|Trotwood and stash #1.|
Yesterday was wonderful! And, as you can see by the title of my post, it's not quite over: because, very sadly, this is the last year of the book stall, there will be one on Monday as well, which I am of course making a point of going to.
As ever, I went a few times because the books are constantly refreshed - it makes sense to go every few hours to find the new books. On Monday, it'll be like going to an entirely new book stall. And it was a grand day for the fair - a little chilly at first, but the sun came out, and I think a good time was had by all.
So, then, the books:
- To Let, by John Galsworthy. I am quite interested in reading the Forsyte saga, and To Let is the final one. I think it's best to buy these books as I find them with a view to reading them perhaps next year or the year after, whenever I have managed to find them all, or at least the first few in order.
- The Phantom of the Opera by Gaston Leroux. I know nothing of this story, and I haven't even seen the musical.
- Swallowdale by Arthur Ransome. I loved Swallows and Amazons so much, and this is the sequel. I saw it a few months ago and decided not to buy it and have regretted it ever since!
- Rameau's Nephew / d'Alembert's Dream by Denis Diderot. I have The Nun, and have been meaning to read it for years. If I love it, doesn't it make sense to have another Diderot for when I've finished?
- The Master of Ballantrae by Robert Louis Stevenson. Sandy said he liked it, and as I liked Dr. Jekyll and Mr. Hyde, it seemed wise to get it.
- His Dark Materials trilogy: Northern Lights, The Subtle Knife, and The Amber Spyglass by Philip Pullman. Honestly, to say I have "no enthusiasm" for this would involve using the word "enthusiasm", and there quite literally is none of that. But, it's on my '100 Greatest' List. Besides, I didn't want to read The Da Vinci Code either, but I liked that one, so there's hope, there's always hope.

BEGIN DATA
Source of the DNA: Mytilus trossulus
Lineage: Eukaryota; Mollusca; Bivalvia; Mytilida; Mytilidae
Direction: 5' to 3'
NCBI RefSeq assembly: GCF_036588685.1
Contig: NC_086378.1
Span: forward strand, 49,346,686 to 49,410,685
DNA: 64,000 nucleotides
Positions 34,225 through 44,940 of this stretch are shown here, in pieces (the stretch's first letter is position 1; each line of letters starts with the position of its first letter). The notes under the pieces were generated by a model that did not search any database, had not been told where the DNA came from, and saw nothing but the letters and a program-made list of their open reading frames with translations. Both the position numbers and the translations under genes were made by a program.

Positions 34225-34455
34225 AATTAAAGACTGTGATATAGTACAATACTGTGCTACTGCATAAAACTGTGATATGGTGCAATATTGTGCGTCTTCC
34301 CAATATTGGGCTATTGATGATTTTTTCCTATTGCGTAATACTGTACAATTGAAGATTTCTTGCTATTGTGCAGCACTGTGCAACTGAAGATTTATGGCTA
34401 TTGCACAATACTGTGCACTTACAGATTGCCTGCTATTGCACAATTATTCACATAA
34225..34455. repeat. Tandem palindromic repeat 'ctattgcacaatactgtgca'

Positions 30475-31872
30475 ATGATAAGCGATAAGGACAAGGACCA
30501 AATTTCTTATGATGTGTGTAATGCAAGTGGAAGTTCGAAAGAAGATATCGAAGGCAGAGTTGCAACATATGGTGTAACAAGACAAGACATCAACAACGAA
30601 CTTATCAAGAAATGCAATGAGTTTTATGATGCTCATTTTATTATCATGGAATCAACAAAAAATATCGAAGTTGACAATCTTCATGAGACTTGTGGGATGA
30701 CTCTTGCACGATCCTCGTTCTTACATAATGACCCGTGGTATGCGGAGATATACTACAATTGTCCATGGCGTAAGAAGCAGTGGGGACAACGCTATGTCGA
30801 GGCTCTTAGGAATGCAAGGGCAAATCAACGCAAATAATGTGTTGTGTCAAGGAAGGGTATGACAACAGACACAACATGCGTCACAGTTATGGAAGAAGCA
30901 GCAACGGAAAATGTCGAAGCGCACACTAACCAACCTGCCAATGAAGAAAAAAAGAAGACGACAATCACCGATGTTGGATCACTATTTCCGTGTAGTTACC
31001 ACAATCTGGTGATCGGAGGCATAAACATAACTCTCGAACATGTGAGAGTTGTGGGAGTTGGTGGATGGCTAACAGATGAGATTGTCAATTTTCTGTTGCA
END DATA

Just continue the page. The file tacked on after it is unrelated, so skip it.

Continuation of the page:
- Father and Son by Edmund Gosse. Just because.
- The Longest Journey by E. M. Forster. I loved Howards End, so I'm looking forward to this, however I gather it's not his strongest. Anyone read it?
- Amsterdam by Ian McEwan. I need to stop buying books by Ian McEwan, and I can't explain why I do. So far, I've only read The Cement Garden, which to be fair I liked as far as I can remember, but I went on to buy Atonement, Enduring Love, On Chesil Beach, and The Comfort of Strangers. It's becoming habit now. Perhaps when I've finished Charles Dickens major novels I should focus on McEwan!
- Britannicus, Phaedra, Athaliah by Jean Racine. Just because.
- Trollope: An Autobiography. Because I'm loving Trollope (appropriate point to mention: I'm currently reading The Warden, and because of life getting in the way it's taken me three, maybe four days to get to page 40. Hopefully I'll read a good chunk of it tonight!).
- The Secret Agent by Joseph Conrad. I hated Heart of Darkness, so this is Conrad's second chance!
- Carmen and other stories by Propser Mérimée. Just because.
- The Adventures of Huckleberry Finn by Mark Twain. Must admit, I didn't like The Adventures of Tom Sawyer so much, however I hear a lot of people tend to prefer this one.
- Arthur and George by Julian Barnes. I liked Flaubert's Parrot, and I especially liked The Sense of an Ending (my last book of 2011), so I'm looking forward to this. It's a nice edition as well - clothbound Jonathon Cape.
As for tonight - I have a few comments I need to reply to on my blog, and I really want to finish my Brontes post, but right now I must have a bath - half way through this I had to pop outside to put something in the bin and I got attacked by midgies. Skin is crawling! Worst thing about summer is the midgies!